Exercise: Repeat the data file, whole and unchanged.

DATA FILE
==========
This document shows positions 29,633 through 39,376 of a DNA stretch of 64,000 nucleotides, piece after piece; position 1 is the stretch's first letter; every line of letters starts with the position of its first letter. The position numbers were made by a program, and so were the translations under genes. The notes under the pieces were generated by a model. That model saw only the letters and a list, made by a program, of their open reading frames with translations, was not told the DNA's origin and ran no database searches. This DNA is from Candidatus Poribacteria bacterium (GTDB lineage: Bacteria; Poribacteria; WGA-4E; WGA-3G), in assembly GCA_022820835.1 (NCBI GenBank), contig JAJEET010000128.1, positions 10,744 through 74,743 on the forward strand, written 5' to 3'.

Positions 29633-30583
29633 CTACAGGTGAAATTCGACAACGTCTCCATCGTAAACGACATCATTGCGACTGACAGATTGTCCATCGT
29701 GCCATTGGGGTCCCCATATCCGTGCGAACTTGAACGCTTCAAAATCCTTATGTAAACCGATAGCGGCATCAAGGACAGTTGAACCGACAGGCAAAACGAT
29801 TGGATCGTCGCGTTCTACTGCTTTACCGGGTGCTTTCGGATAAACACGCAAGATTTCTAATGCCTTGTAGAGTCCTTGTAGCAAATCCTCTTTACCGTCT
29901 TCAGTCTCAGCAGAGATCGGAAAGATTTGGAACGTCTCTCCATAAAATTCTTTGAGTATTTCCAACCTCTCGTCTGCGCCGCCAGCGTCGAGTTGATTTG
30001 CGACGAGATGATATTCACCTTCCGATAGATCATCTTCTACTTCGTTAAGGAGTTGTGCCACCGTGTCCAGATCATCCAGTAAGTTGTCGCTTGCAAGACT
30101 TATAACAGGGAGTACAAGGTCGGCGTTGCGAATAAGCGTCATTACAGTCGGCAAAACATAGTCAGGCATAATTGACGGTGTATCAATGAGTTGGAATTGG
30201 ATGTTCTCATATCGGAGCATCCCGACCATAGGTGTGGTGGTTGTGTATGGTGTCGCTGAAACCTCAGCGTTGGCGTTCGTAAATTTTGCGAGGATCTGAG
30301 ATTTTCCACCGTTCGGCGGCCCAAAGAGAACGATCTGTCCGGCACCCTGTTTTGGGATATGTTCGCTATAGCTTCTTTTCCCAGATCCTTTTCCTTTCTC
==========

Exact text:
This document shows positions 29,633 through 39,376 of a DNA stretch of 64,000 nucleotides, piece after piece; position 1 is the stretch's first letter; every line of letters starts with the position of its first letter. The position numbers were made by a program, and so were the translations under genes. The notes under the pieces were generated by a model. That model saw only the letters and a list, made by a program, of their open reading frames with translations, was not told the DNA's origin and ran no database searches. This DNA is from Candidatus Poribacteria bacterium (GTDB lineage: Bacteria; Poribacteria; WGA-4E; WGA-3G), in assembly GCA_022820835.1 (NCBI GenBank), contig JAJEET010000128.1, positions 10,744 through 74,743 on the forward strand, written 5' to 3'.

Positions 29633-30583
29633 CTACAGGTGAAATTCGACAACGTCTCCATCGTAAACGACATCATTGCGACTGACAGATTGTCCATCGT
29701 GCCATTGGGGTCCCCATATCCGTGCGAACTTGAACGCTTCAAAATCCTTATGTAAACCGATAGCGGCATCAAGGACAGTTGAACCGACAGGCAAAACGAT
29801 TGGATCGTCGCGTTCTACTGCTTTACCGGGTGCTTTCGGATAAACACGCAAGATTTCTAATGCCTTGTAGAGTCCTTGTAGCAAATCCTCTTTACCGTCT
29901 TCAGTCTCAGCAGAGATCGGAAAGATTTGGAACGTCTCTCCATAAAATTCTTTGAGTATTTCCAACCTCTCGTCTGCGCCGCCAGCGTCGAGTTGATTTG
30001 CGACGAGATGATATTCACCTTCCGATAGATCATCTTCTACTTCGTTAAGGAGTTGTGCCACCGTGTCCAGATCATCCAGTAAGTTGTCGCTTGCAAGACT
30101 TATAACAGGGAGTACAAGGTCGGCGTTGCGAATAAGCGTCATTACAGTCGGCAAAACATAGTCAGGCATAATTGACGGTGTATCAATGAGTTGGAATTGG
30201 ATGTTCTCATATCGGAGCATCCCGACCATAGGTGTGGTGGTTGTGTATGGTGTCGCTGAAACCTCAGCGTTGGCGTTCGTAAATTTTGCGAGGATCTGAG
30301 ATTTTCCACCGTTCGGCGGCCCAAAGAGAACGATCTGTCCGGCACCCTGTTTTGGGATATGTTCGCTATAGCTTCTTTTCCCAGATCCTTTTCCTTTCTC